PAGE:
We were the only two people in the darkened theater. One entire row of seats had been roped off because they were damaged when part of the ceiling fell. The place smelled of stale popcorn and body odor, and we had to wipe the accumulated buttery grease off of the vinyl seats before gingerly sitting down to await the show. The film was Genius (Lionsgate, 2016), starring Jude Law and Colin Firth and directed by Michael Grandage. I knew of Max Perkins and his editing work with most of the major writers of the early 20th century: Ernest Hemingway, F. Scott Fitzgerald, and Thomas Wolfe. I knew he had performed more than just editing tasks for his writers, including being a surrogate father-figure. But what unfolded in front of me over the next 104 minutes was something I had not seen before. Grandage had managed to illustrate and dramatize what was not considered all that interesting: a person editing a manuscript. Grandage gives us extreme close-ups of Perkins’ red pencil as he circles paragraphs and lines out words. What is cerebral and internal became physical in the cinematic light. Jude Law captures the maniacal energy of Thomas Wolfe; Colin Firth inhabits Perkins’ calm, methodical, patient character. It was a special cinematic experience for me. When it was over, we walked out into the deserted lobby. Even the employees were gone and we had to let ourselves out of the double-glass doors. But for a film about a vanished world, that seemed eerily appropriate.
I purchased the book upon which the film was based: Max Perkins Editor of Genius (New American Library, 2016) by A. Scott Berg, first published in 1978. Of course, the book is better than the movie because so much of the story was left out of the cinematic treatment. Perkins worked all of his career with Scribner’s, the first publishers of Hemingway, Fitzgerald, Wolfe and a host of other influential writers in a time when novels were the dominant literary art form. He did far more than just edit. He shepherded each of his authors into print, loaned them money, parented them, sat with them in the hospitals and mental asylums when they broke down, and in the end, cared for their legacies and estates when they died. The film focuses mainly on his work with Wolfe, but the book shows us the full spectrum. He did as much with Fitzgerald who battled all kinds of demons in his career. He manned-up with Hemingway, journeying down to the Gulf Coast to fish and listen to the big man’s adventures. He encouraged, cajoled, and inspired his writers to greater artistic heights than they could reach on their own. The book clearly indicates that Max Perkins is the genius in the title whereas the film leaves one unclear who is the actual genius, Perkins or Wolfe. Both fit the artistic definition.
What impressed me the most about these two pieces of art is the vanished world they represent. Scribner’s published a magazine for years, and that is where many of the writers got their start or later, serialized their novels before publication. That kind of system no longer exists. Magazines and newspapers have dried up. Writers are not writers anymore; they are “content providers.” What is also interesting are the elements of time and physicality. In the film and in the book, we see Wolfe, a writer of prodigious manuscripts, submit his work in crates of rubber-banded sheets, some handwritten and other typed. The wooden boxes fill Perkins’ office. He employs a battalion of typists to convert the manuscript into one massive draft of thousands of pages. He then works, line by line with the author, to cut and shape the manuscript into a coherent novel of substantial artistic achievement. In the book, we see the gestation period of a novel. Fitzgerald writes and writes, lays off for a year to work for Hollywood only to return to the novel and write some more. Perkins worries that it has been five or ten years since an author’s last book and the public may have forgotten him. Hemingway seems the most disciplined of writers, setting himself a daily word count and working hard for months on end to finish a novel. Then he heads off for an African excursion or to cover a war. So time is given for these writers to compose their works. And all of them submit physical manuscripts which are then worked over, by hand, across the desk of Perkins in collaboration with the writer, moving line-by-line through the text. There is no sense of urgency for instant gratification. Sure, the writers and Perkins wait for reviews and sales reports when a novel hits the bookstores (yes, bookstores!). But the world today, with its self-publishing business, the rise of Amazon, and the death of physical bookstores is so much different.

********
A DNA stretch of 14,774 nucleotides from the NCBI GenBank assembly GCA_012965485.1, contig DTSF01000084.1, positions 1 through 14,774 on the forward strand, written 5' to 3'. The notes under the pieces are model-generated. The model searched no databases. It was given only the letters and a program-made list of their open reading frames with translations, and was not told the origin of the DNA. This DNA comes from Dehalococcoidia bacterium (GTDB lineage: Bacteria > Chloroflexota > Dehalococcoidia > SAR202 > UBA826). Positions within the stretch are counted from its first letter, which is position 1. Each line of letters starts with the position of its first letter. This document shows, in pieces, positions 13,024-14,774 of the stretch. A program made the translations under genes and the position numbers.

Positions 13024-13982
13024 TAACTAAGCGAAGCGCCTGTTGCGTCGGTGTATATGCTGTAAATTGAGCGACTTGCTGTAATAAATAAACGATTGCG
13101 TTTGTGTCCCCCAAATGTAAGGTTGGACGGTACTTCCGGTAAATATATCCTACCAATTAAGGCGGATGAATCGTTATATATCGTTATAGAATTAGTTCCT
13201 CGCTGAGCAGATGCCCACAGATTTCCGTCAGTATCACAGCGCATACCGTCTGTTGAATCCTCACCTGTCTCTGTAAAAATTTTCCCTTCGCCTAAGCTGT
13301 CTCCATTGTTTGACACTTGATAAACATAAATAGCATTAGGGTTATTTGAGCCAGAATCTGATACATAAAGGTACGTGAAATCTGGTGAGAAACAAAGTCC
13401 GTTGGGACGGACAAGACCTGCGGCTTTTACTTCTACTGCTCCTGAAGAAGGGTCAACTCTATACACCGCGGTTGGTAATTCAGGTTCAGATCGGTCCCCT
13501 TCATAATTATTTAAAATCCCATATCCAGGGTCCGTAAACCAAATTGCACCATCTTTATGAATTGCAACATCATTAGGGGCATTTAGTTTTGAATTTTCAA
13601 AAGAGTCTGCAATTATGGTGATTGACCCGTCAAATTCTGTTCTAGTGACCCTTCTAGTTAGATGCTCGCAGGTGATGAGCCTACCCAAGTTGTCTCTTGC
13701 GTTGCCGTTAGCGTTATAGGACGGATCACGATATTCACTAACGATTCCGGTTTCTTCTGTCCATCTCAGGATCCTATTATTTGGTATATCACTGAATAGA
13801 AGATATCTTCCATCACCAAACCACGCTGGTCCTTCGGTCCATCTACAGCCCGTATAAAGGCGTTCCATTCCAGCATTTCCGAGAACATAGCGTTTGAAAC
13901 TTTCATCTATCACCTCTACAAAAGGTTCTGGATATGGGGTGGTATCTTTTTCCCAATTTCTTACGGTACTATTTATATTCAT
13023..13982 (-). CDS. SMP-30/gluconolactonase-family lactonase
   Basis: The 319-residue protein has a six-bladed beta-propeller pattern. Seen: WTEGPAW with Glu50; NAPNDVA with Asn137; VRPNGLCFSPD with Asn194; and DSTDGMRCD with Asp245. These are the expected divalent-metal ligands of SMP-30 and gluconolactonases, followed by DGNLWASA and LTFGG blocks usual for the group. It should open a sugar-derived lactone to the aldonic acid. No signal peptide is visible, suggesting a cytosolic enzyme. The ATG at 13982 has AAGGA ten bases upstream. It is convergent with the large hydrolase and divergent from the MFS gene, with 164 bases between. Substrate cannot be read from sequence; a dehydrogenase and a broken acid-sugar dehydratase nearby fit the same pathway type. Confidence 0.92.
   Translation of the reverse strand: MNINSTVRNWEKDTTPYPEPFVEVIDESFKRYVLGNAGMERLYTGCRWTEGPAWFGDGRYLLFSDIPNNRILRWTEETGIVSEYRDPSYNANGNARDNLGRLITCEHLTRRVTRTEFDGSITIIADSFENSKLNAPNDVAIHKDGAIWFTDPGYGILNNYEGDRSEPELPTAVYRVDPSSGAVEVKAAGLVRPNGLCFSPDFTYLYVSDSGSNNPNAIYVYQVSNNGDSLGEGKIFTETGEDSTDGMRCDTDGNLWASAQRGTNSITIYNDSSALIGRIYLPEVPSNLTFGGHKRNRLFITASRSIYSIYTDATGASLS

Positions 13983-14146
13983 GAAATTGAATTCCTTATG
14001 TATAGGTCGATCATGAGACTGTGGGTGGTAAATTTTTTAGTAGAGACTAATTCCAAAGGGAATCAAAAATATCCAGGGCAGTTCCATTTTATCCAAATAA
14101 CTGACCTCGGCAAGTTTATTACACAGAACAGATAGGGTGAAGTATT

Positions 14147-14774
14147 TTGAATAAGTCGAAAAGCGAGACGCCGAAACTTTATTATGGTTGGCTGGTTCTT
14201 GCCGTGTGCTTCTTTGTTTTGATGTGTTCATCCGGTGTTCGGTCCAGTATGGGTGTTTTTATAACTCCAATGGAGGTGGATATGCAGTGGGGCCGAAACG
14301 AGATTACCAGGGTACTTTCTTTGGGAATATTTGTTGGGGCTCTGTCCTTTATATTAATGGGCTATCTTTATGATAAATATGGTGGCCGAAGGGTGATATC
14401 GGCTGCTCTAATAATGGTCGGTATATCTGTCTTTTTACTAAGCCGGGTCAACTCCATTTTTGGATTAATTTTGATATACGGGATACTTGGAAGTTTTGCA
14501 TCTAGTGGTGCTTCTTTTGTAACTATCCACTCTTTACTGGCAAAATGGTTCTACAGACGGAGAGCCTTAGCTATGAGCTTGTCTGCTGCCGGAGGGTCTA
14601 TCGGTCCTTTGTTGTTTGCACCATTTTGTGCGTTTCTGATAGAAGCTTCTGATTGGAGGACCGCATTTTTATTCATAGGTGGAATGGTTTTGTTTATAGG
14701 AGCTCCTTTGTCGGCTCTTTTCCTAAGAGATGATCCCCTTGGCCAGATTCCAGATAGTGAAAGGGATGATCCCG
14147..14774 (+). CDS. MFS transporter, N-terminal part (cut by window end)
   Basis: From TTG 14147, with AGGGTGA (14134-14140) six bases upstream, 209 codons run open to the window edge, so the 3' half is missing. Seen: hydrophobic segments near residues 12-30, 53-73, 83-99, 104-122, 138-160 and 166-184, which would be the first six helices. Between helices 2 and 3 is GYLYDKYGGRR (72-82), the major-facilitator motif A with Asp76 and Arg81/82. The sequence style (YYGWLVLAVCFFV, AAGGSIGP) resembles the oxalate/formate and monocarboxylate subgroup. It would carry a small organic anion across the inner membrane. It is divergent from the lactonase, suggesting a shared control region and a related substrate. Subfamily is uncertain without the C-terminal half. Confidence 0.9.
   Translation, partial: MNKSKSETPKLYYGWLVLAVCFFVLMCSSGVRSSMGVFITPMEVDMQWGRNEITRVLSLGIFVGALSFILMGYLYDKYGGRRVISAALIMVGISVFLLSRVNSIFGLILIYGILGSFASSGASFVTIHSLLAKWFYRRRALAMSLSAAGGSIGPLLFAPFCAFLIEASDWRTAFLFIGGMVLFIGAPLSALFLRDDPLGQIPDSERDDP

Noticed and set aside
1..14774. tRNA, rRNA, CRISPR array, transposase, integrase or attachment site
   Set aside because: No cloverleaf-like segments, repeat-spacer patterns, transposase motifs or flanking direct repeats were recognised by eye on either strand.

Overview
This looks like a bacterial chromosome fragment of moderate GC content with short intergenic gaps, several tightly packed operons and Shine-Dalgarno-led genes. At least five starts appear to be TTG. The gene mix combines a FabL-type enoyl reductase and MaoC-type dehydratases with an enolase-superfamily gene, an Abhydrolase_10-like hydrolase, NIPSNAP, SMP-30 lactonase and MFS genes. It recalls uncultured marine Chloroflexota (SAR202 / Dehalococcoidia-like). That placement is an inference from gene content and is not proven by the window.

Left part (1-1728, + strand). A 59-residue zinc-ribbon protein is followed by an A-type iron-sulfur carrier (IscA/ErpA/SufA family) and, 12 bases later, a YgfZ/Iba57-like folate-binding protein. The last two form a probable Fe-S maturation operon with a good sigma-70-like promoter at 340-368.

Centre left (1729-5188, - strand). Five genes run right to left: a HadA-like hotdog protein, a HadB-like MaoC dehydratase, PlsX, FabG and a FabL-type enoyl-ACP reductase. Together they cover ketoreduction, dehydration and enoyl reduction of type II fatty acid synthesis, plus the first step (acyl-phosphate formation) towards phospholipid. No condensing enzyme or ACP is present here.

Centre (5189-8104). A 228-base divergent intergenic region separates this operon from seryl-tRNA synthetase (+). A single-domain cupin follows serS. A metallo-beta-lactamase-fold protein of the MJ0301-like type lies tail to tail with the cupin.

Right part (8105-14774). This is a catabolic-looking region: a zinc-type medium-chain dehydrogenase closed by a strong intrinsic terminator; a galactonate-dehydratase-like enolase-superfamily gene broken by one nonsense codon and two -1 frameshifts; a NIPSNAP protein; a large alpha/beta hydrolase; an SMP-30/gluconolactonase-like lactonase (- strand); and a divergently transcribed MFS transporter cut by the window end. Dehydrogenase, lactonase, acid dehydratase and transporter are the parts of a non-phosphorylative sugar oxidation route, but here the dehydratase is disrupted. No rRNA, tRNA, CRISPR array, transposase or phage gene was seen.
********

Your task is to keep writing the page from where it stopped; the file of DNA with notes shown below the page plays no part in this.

I liked the film Genius, but it is geared for a very particular audience—on my night, just two people! I am amazed the film was made. When I exited that empty lobby near midnight on a hot summer evening, I was struck by the loss of that vanished world. The novels birthed by Max Perkins and his writers were celebratory events when published. They were anticipated by the reading public. I am not sure novels hold the same cultural relevance now. Films hold some regard in our culture, but they are big bombastic affairs with more special effects than literary story. I cannot imagine people being intrigued by what an editor does, or how one person could shape a cultural entity like a novel. The world of Max Perkins and his writers is a vanished world and it is strange that this one fact puts it on the same level as a film that also depicted a vanished world but was a blockbuster: Jurassic Park. When Max Perkins roamed the earth, we had a literary culture. Not anymore.